The Food and Drug Administration on Wednesday approved the first so-called artificial pancreas, an out-of-body device expected to lift the burden for some diabetics on the daily grind they must go through to keep their blood sugar levels stable. It will be available next spring for patients with type 1 diabetes who are over age 14.
The device, which looks like a smartphone, is designed to automatically monitor and administer the delivery of insulin for type 1 diabetes patients, whose ability to provide insulin naturally is impaired. It wirelessly links up an insulin pump and glucose monitor, allowing patients to partly turn over the process of testing and adjusting their blood sugar levels. It’s not unlike cruise control: Patients still have to manually control their glucose levels before they eat.
In the diabetes community, optimism about the new device is tempered by fears that it will command a high price tag that could put it out of reach for patients already grappling with the soaring cost of insulin. Medtronic (MDT), which developed the “MiniMed 670G,” has yet to announce how much it plans to charge. But spokeswoman Leslie Bryant said the company expects to offer it “at currently offered Medtronic pump system pricing” and is talking with health plans to “enable patient access.”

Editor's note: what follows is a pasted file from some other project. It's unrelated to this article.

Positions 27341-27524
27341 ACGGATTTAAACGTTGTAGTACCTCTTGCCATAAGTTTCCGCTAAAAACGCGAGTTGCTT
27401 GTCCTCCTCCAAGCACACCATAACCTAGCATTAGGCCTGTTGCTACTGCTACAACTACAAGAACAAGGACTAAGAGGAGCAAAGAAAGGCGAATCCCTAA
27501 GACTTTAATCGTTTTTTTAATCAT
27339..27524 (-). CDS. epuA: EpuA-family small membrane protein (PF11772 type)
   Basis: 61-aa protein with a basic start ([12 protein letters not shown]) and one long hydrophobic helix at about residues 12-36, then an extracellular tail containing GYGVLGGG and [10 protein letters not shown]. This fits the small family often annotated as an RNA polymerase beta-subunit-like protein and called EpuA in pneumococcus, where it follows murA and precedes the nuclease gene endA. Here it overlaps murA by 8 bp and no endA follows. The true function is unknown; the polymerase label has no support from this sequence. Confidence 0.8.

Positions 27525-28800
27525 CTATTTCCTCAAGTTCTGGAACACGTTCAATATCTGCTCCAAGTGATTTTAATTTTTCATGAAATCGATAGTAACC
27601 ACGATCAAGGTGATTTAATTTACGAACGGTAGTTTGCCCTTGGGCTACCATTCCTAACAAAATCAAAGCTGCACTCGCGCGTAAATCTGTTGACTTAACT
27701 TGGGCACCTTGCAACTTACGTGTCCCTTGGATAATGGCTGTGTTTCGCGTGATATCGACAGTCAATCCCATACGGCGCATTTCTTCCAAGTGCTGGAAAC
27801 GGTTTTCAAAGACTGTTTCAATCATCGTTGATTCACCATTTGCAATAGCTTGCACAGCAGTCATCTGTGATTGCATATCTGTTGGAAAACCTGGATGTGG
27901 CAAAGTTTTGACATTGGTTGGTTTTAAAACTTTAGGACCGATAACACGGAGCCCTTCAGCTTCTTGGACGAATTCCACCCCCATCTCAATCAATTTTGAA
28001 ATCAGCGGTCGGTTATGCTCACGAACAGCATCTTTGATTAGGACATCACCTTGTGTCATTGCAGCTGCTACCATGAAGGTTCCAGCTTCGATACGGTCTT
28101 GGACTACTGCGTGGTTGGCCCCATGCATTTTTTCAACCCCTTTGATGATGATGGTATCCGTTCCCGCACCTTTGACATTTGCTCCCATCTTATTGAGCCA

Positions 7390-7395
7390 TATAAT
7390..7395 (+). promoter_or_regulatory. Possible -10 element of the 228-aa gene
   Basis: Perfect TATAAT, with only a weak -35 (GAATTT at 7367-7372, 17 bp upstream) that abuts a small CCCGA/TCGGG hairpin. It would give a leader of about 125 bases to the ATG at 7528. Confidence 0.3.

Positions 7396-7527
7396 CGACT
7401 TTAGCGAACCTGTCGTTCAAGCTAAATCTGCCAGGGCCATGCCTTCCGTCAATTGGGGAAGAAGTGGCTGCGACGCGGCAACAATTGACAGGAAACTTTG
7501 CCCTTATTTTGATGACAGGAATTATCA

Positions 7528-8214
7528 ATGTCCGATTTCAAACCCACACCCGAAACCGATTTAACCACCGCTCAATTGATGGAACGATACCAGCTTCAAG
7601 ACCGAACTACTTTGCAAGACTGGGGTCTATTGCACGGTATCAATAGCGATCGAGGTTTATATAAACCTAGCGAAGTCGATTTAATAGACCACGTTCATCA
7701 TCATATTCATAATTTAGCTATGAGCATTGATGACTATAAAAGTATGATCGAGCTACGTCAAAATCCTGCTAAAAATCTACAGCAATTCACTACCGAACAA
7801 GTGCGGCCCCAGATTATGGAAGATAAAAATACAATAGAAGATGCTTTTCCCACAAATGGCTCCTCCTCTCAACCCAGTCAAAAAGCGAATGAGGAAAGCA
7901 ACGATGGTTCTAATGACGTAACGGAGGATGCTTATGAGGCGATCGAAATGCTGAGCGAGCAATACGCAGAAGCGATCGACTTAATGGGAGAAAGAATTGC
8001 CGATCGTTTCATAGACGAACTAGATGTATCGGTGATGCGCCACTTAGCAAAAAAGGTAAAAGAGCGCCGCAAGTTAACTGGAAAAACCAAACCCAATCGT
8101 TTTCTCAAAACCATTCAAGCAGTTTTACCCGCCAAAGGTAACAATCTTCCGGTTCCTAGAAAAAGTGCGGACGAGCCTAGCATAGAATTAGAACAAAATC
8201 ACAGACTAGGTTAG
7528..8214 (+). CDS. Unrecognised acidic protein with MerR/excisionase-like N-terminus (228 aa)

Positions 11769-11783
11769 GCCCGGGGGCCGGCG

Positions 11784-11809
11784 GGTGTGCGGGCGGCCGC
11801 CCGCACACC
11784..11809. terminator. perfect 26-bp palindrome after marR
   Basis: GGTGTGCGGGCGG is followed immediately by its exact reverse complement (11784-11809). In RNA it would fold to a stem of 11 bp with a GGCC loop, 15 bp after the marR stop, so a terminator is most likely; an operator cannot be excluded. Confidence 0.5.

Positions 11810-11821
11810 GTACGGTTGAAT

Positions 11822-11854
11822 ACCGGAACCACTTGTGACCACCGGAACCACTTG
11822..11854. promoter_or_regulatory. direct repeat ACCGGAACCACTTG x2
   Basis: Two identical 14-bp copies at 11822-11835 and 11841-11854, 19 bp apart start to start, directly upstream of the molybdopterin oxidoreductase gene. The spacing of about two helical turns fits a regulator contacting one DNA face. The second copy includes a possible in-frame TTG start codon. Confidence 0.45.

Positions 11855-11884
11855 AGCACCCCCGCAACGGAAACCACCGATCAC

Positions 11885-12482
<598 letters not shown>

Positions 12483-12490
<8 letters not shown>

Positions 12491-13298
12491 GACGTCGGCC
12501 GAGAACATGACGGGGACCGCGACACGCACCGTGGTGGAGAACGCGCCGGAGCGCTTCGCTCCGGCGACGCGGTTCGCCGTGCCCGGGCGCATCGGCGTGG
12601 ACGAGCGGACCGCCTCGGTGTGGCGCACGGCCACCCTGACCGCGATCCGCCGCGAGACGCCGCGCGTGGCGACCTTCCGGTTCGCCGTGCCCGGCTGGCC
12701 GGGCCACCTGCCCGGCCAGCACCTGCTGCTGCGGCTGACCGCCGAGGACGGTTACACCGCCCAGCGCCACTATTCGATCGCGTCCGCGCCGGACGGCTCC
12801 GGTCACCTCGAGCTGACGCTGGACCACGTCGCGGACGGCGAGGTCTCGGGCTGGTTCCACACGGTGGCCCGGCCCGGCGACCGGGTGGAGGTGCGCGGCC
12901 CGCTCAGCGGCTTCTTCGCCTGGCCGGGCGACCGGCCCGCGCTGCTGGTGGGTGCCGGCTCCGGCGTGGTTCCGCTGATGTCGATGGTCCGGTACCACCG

Medtronic’s application was approved on the back of a study that tested how 123 type 1 diabetes patients fared on the device. No patients reported developing complications like excess blood acids or low glucose levels that can result from poor monitoring of the disease.
Medtronic is also testing the device on pediatric patients. One such patient, 13-year-old Jonathan Platt of the Los Angeles area, is still using his device after the completion of the trial. “For our family, it’s been life-changing,” his mother, Angie Platt, said. She said that after an initial adjustment period, blood sugar imbalances that prompt middle-of-the-night trips to Jonathan’s room have been reduced from several times a night to half a dozen times a month.
The device’s approval brought cheers from JDRF, the world’s largest charitable funder of type 1 diabetes research. Over the past decade, the group, formerly known as the Juvenile Diabetes Research Foundation, has aggressively pushed to get such a device to market by funding research and pressing the federal government.
“I’m very excited about the fact that there is a system that will help people lead fuller, safer, higher quality lives,” said Derek Rapp, JDRF’s president and CEO.
Rapp said it’s important that people are able to afford and purchase not only the basic device but also disposable products like a catheter, tubing, and tape that go along with it.
“Medtronic is already aware of our belief that that is an important item to address,” he said.